Analyst's Take: EMC's X-Hive Deal Alters Content Component Management

A quiet deal trumpets the value of XML, raises the profile of content component management and promises better Documentum search functionality through the use of XQuery.

InformationWeek Staff, Contributor

September 3, 2007

3 Min Read

While many of us were enjoying the vacation season, EMC made a quiet announcement of some significance: buying X-Hive, a Dutch company that provides a native-XML database and content component management system called "Docato." It was so quiet that it almost seemed apocryphal, with no press release explaining the deal on either company Web site. Yes, it happened and the acquisition is complete.

At first glance, it seemed unusual. What about EMC's existing XML offering and content component management capabilities? Una Kearns, EMC's Director of Technology says, "XML is really coming of age; we see it as being central to information management. EMC has been looking for a rich and robust XML repository solution with great strengths in XML and XML query management, and X-Hive was the product that measured up. We're very excited about the opportunities to integrate with our existing content component strategy and provide next-generation smart delivery of content."

Over the next year, EMC plans to have X-Hive/DB become core to every EMC product offering that requires a native XML repository for XML content. The technology will also provide robust XQuery for fast search, retrieval and content delivery. Eventually the functionality of Docato will also be integrated. We anticipate that X-hive will first be integrated in EMC's relatively new "Technical Publications Solution," which is based on the Darwin Information Typing Architecure (DITA), an XML-based architecture for authoring and producing technical content.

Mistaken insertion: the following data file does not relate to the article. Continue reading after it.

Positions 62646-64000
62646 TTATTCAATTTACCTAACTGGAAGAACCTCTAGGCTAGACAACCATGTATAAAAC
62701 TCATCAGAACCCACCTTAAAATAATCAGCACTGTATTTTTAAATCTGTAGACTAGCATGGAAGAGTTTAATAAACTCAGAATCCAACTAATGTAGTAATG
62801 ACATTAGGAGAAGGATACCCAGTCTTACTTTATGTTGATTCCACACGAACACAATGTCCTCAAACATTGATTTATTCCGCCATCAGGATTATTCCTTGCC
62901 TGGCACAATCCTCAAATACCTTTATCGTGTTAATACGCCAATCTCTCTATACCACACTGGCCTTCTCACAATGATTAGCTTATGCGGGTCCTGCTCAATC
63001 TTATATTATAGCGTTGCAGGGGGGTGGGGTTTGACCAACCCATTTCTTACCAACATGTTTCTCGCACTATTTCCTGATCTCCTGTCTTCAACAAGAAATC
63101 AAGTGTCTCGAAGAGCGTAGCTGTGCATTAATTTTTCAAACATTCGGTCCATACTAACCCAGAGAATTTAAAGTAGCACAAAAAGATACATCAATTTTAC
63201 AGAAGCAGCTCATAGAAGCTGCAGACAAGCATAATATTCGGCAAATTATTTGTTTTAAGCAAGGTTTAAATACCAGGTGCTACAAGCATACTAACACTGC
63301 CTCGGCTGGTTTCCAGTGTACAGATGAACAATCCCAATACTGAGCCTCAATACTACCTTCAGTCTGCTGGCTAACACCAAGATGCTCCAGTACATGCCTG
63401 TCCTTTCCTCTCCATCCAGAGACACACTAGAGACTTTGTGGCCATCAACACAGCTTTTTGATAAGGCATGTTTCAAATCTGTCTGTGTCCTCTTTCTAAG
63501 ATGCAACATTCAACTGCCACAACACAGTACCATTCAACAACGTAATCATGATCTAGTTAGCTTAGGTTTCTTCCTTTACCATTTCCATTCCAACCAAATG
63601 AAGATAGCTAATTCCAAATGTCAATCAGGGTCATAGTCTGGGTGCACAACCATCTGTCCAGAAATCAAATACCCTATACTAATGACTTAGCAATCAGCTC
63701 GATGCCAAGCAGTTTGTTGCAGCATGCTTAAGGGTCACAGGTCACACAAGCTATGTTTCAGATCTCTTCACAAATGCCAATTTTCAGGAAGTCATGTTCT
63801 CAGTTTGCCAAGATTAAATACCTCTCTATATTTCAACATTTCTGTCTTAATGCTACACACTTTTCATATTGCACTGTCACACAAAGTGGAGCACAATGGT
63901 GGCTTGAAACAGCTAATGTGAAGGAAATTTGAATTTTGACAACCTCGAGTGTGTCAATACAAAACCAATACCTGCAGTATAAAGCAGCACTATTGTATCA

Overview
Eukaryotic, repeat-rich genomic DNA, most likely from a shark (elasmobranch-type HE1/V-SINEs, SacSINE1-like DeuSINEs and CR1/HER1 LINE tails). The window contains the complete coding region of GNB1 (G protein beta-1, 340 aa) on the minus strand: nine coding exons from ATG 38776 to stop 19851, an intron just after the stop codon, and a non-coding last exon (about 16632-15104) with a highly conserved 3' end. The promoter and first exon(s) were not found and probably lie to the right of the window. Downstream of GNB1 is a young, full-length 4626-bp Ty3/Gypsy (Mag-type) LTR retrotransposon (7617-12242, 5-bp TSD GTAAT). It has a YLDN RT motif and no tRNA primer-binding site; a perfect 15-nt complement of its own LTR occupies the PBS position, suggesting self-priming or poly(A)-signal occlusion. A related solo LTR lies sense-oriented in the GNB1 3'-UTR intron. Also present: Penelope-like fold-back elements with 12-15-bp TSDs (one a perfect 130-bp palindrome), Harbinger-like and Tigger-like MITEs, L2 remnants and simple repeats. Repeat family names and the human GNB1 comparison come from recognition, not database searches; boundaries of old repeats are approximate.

Coming on the heels of the recent Tridion acquisition by SDL, which validated the role of XML and content component management in translation, this move highlights the value of XML as an information management tool, moves content component management (CCM) fully into the realm of the enterprise, and increases the functionality of search through XQuery. The deal also changes CCM market dynamics; where currently the key players are all small companies, there's now a "heavy" Tier 1/Enterprise competitor in town.

The deal is not without its drawbacks. What's going to happen to the existing X-hive customer base and partner integrations? While EMC has promised to continue to support them and improve the product, I suspect that X-hive will become so deeply integrated that these customers will either be converted to Documentum deployments or fall by the wayside. Also, it adds another repository to the EMC|Documentum stack after the company spent a lot of energy touting its "single repository" approach to enterprise content management.

I also wonder if this move will be as industry-shifting as EMC has positioned it. Will a good product disappear into the arms of a really big company? Will the integration occur but only be realized in Technical Publications Solution, only one facet of content component management? Will the benefit to enterprise information management extend only to XQuery without bringing full content component management to every aspect of enterprise information management? We'll be watching...

Ann Rockley is president of content consultancy The Rockley Group. She is also lead analyst for the forthcoming Content Component Management Report from CMS Watch. Write to her at [email protected].

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